Trying to describe the Internet is like trying to put a cat in a washing machine. Just when you think you've got one part stuffed into place, something else pops up.
As a newcomer to the Internet (otherwise known as a "newbie"; see also: novice; tyro; beginner.) you have wisely chosen to start at the beginning --
We'll try to instruct you at each step of the learning process, answer your questions, point you to valuable tools you can use, and maybe teach you a few tricks to give you an advantage in using the Internet.
The Internet is...information.
It's as simple as that
But the Internet is not so much a "what" as a "how." Just as there are a number of types of information and an almost infinite number of ways of obtaining it, the Internet is also a huge repository of information, some of it priceless, some of it as wor thless as the electrons it is written on.
Eventually, it is up to you to decide what is of value to you and what is not. That is not the purpose of this training. Instead, we are going to try to teach you how to obtain the information you need. What you do with it is up to you.
The Internet is no exception.
In order to teach you how to use the Internet most effectively, we are going to use analogies to thing you already understand. That is, we are going to compare the Internet to thing you with which you are familiar.
Since we mentioned highways and transportation above, for the sake of consistency we will continue with that metaphor throughout.
In fact, one of the most valuable training tools -- mentioned in almost every lesson here -- is a series of documents called The Internet Roadmap Series by Patrick Crispen. Origi nally offered as lessons by mail, they are now stored on the Internet (quite appropriate!) and accessible anytime by you.
[TIP: The highlighted words above -- The Internet Roadmap Series -- are called a hypertext link. Think of a hypertext link as a highway sign pointing to a location of interest off the main route. All you have to do is click on it with your mouse and Voila!, you are there! It could be transporting you to the Smithsonian Museum or it could be touting the location of Uncle Willard's Used Petshop and Diner. In these lessons, we will try to maintain the tone of the former, while in the last entry, WUFF!, there will be more than a little of Uncle Willard and the gang!]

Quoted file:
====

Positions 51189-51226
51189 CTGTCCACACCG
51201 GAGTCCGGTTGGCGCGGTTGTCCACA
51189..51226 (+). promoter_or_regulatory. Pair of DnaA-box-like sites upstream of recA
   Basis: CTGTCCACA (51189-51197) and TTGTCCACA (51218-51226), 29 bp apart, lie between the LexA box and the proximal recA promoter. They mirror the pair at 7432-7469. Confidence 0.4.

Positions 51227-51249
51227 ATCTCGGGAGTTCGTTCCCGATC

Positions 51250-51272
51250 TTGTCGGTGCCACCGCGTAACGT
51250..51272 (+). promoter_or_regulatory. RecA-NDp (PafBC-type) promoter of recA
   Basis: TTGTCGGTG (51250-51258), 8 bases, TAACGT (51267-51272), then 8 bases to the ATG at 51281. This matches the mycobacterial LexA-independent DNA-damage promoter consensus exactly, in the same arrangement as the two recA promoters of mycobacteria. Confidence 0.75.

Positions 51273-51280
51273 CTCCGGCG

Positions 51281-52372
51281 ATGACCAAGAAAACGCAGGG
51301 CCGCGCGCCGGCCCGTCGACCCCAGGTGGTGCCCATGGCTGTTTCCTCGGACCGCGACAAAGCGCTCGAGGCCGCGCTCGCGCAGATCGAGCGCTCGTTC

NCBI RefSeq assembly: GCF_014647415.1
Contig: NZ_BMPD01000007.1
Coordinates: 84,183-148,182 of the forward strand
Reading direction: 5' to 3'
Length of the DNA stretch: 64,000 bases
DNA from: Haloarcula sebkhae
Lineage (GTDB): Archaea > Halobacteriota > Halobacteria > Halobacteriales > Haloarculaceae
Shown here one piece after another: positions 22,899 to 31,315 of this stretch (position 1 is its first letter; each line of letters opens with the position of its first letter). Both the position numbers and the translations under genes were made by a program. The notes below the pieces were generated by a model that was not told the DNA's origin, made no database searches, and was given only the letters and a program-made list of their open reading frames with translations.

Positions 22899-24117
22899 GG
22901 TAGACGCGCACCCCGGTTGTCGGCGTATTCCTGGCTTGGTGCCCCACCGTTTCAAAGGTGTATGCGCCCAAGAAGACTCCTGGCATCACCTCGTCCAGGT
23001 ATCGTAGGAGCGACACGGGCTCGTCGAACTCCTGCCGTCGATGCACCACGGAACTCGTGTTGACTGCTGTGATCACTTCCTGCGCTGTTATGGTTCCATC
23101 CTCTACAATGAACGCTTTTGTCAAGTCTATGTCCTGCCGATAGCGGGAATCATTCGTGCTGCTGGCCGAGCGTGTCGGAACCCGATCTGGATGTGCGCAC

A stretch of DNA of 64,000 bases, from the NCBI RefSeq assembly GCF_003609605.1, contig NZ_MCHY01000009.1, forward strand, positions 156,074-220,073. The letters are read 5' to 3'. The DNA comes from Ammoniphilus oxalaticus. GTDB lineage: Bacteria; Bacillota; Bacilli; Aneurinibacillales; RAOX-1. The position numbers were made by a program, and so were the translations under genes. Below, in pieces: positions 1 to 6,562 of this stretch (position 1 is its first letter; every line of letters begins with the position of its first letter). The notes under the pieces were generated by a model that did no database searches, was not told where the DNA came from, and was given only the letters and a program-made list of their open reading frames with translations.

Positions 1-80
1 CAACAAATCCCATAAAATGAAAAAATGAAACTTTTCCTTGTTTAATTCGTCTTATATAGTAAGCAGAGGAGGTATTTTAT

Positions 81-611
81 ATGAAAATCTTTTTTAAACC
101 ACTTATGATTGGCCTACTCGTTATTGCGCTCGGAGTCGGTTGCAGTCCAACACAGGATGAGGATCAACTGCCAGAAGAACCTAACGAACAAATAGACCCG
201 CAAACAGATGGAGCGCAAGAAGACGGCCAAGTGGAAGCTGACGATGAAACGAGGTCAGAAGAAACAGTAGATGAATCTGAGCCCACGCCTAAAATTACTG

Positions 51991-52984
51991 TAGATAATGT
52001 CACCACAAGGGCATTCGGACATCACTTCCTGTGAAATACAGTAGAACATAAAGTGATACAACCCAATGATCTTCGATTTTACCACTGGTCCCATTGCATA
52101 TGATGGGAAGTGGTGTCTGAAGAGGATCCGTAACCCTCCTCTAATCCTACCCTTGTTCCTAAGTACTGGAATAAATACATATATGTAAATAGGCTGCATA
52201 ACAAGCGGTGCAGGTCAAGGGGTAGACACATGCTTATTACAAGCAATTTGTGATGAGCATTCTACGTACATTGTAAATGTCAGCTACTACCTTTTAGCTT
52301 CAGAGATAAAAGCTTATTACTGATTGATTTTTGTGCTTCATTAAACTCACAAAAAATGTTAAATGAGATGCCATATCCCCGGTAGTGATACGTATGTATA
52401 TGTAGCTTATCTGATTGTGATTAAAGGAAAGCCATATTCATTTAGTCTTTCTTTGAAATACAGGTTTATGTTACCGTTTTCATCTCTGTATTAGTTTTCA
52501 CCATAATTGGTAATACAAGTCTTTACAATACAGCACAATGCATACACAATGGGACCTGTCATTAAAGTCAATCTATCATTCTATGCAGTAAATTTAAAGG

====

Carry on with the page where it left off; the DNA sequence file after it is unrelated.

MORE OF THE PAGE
[TIP: When visiting a hypertext link, in order to return to the original topic, just click on the Back button on your browser's toolbar and it will return you to the document you were reading before taking the detour.]
Consider these lessons -- and the links to which they point -- as Driver's Ed for the Internet.
In these lessons you will learn about:
Homepages Made Easy: HTML Training and Resource Links
. . . as well as discovering a world of links in:
WUFF -- the Weird, Unusual, Freaky, & Fun!
Son Of WUFF! ...Just Folks! The Adventure Continues! Selected as a Seven Wonders Site of the Day.
If the "gobbledegook" is getting you down, see:
FolksOnline: Fun Support for Newbies and Technophobes
So don't touch that dial! Repeat after me,
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